“We will continue to make Lowburn Ferry Pinot Noir from its designated home block, but the balance of its vineyards will be used for Pyramid Valley Central Otago Pinot Noir,” explained Smith. “We will extend plantings of that vineyard, and that will be part of the Pyramid Valley story.”

“If you look at it from a business model point of view, Central Otago is the centre of New Zealand tourism,” he added. “It’s where people go, and not necessarily for the wine but for everything that’s there. Pyramid Valley having a presence in Central Otago gives it a chance to be part of the wider fine wine world than if it were only based in Canterbury. But importantly we wouldn’t have done that if we hadn’t found the right estate in Lowburn Ferry.”

The newly configured estate will be renamed Mata-au (Clutha River), which will comprise Lowburn Ferry’s home block, alongside the vines used to produce Pyramid Valley’s Central Otago Pinot Noir.

Smith also revealed plans to add a Sauvignon Blanc to Pyramid Valley’s Grower Collection of wines produced outside of its home estate, choosing “the oldest vineyard in Waipara” as its source. While the exact vineyard remains a secret, Smith did say it was on the southern bank of the Waipara river with glasnevin gravel soils.

“We are very focused on Pinot Noir and Chardonnay but we will be bringing Sauvignon Blanc under the Pyramid Valley banner,” he said. “Having our Sauvignon Blanc from North Canterbury, not Marlborough, we took a similar approach as Craggy, going to Martinborough instead of Marlborough.

“In North Canterbury, you go there now and see what’s happening there with the producers and younger people coming in with different ideas but on established vineyards. Greystone, Black Estate, Boneline. These are often established vineyards but they are relatively young people that have come in and influenced the direction. I really believe Waipara and North Canterbury, what’s happening there has got all the components to create a new fine wine region.

“Properties like Bell Hill and Pyramid are on the edge of being able to ripen Chardonnay and Pinot. They have some vintages when they can’t. But if you believe in climate change most other places are going to get too warm for Chardonnay and Pinot. You can do it in Chablis but that’s getting warmer were else are you going to go? There are not too many places. It’s a long term investment.”

Pyramid’s Sauvignon Blanc will be produced with the 2018 vintage and released in March 2019 with an estimated retail price of NZ$16-20.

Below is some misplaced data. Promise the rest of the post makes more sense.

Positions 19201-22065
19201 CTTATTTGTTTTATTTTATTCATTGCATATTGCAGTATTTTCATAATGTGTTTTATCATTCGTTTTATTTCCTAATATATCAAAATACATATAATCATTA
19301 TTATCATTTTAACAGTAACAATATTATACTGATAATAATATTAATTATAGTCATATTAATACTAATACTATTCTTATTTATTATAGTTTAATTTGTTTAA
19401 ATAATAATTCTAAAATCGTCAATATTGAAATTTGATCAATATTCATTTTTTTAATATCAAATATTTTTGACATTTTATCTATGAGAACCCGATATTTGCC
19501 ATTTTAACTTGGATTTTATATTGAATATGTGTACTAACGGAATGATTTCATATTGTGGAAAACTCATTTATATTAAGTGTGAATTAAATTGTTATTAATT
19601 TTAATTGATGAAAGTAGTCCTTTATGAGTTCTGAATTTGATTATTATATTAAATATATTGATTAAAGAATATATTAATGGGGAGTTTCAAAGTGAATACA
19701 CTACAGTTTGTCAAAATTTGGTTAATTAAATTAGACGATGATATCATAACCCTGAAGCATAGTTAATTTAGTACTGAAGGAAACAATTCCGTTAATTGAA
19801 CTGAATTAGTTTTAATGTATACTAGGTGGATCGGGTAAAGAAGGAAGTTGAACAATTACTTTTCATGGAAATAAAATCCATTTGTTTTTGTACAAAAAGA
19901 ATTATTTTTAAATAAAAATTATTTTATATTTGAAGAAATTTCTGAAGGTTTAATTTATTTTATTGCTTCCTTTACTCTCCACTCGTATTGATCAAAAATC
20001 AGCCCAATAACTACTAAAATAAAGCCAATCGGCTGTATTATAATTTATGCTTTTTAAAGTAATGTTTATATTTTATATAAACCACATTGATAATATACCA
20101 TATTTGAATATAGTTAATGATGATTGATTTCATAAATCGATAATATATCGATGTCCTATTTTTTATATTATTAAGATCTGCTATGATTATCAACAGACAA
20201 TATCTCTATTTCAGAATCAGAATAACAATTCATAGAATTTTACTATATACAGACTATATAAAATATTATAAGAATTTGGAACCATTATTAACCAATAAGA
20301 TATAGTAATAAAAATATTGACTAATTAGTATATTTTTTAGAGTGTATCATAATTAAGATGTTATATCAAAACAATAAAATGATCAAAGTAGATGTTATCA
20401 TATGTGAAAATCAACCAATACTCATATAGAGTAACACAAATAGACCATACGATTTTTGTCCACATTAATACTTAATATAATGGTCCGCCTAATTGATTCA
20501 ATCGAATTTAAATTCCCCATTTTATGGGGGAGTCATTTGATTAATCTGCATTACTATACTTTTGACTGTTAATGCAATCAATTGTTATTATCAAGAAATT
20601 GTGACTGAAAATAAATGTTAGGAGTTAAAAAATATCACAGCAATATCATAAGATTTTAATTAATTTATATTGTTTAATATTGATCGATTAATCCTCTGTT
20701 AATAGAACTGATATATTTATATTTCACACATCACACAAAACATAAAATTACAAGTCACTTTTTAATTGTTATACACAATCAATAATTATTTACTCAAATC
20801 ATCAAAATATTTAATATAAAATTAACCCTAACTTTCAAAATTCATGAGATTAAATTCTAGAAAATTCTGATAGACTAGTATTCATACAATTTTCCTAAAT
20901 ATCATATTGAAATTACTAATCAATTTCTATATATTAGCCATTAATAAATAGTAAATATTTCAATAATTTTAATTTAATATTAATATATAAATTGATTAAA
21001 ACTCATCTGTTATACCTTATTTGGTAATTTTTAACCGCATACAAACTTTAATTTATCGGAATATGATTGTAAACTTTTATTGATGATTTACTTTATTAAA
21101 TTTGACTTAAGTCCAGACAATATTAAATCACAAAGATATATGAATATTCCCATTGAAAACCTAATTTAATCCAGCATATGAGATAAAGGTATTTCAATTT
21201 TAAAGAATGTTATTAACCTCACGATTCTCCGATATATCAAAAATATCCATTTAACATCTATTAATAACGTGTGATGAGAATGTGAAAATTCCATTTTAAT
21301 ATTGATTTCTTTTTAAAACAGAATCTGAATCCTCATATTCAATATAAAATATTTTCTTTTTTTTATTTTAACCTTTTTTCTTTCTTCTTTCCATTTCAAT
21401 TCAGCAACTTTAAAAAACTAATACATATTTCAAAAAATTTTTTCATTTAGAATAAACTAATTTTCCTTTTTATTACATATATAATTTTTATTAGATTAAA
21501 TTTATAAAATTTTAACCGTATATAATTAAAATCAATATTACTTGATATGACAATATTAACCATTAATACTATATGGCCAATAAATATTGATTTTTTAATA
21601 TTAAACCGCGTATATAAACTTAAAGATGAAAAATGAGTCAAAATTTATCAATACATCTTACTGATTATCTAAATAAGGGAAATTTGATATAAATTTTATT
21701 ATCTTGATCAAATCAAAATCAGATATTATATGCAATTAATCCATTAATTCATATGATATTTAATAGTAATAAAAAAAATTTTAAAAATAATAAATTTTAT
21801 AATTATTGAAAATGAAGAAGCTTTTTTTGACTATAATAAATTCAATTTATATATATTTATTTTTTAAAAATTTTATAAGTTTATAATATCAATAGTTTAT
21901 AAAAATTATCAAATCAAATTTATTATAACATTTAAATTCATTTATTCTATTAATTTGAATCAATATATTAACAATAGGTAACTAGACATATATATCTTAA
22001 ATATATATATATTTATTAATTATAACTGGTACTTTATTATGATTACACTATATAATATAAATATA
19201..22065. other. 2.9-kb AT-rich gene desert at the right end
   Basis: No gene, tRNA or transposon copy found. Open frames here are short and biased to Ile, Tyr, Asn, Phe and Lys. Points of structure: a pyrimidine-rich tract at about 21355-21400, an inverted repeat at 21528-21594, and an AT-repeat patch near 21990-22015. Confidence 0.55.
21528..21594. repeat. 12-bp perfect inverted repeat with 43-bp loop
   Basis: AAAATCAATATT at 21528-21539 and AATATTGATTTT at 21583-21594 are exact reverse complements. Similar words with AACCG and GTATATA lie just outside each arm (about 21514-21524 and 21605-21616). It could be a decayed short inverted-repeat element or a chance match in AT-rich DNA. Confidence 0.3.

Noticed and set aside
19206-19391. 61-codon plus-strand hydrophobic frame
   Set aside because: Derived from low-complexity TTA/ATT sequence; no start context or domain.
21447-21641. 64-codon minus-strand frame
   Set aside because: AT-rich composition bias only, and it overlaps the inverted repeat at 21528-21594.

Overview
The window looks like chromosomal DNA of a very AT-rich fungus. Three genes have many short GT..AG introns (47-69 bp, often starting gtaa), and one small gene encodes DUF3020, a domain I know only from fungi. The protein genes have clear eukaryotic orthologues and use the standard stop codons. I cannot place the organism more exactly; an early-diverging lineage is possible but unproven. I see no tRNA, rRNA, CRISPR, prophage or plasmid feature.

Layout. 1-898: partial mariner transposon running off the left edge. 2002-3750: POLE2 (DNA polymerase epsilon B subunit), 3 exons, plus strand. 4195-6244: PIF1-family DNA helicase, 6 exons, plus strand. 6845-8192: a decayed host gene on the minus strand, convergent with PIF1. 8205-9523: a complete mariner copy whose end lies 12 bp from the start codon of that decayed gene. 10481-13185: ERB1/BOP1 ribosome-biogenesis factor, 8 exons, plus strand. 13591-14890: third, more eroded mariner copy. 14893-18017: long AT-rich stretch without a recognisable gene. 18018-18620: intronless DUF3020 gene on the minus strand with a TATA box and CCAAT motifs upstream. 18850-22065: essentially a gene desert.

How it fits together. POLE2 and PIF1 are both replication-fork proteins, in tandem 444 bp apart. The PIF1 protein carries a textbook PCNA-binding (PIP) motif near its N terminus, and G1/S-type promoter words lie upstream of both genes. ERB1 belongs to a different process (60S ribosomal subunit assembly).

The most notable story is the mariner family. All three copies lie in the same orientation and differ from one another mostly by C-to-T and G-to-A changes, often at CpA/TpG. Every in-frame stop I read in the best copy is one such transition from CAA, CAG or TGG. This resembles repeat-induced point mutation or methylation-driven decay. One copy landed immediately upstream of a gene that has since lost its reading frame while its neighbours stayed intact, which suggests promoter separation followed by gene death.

On New Zealand’s fine wine promise Smith is confident that it can carve a reputation for itself based on the three-pronged power of Pinot Noir, Chardonnay and Sauvignon Blanc, stressing that this NZ$8m purchase of Pyramid Valley, which is separate to its ongoing purchase of Lowburn, was a long term investment in New Zealand’s fine wine future.

“It’s a significant investment and people will look at it and think it’s a lot to spend but this is a long term plan and there’s no more great land being made,” said Smith. “We spent a long time looking at it. If it was a short term plan we would have been wrong but if it’s a long term fine wine plan, it’s a good investment.

“If the world is getting warmer it’s going to be harder for many of these existing regions producing wines in cool climates to remain cool. In New Zealand all the climate change models show that the level of change is going to be at the low end because we are an island nation – we don’t get the extremes in change. If you look at viticulture from a climate change point of view New Zealand is one of the best investments.”

Leave a Reply

Your email address will not be published. Required fields are marked *

Please note that comments are subject to our posting guidelines in accordance with the Defamation Act 2013. Posts containing swear words, discrimination, offensive language and libellous or defamatory comments will not be approved.

We encourage debate in the comments section and always welcome feedback, but if you spot something you don't think is right, we ask that you leave an accurate email address so we can get back to you if we need to.

Subscribe to our newsletters

The Global Riesling Masters 2019

Deadline : 20th December 2019

The Global Pinot Noir Masters 2020

Deadline : 31st January 2020

Click to view more

Champagne Masters 2019

View Results

Rioja Masters 2019

View Results

Click to view more

Subscribe today to get each issue of The Drinks Business as soon as it's published, plus all the latest breaking news and access to our library of back issues.

Subscribe Today!

Subscribe to our daily newsletter

Stay up-to-date with the latest news about the international spirits industry every weekday lunchtime (GMT)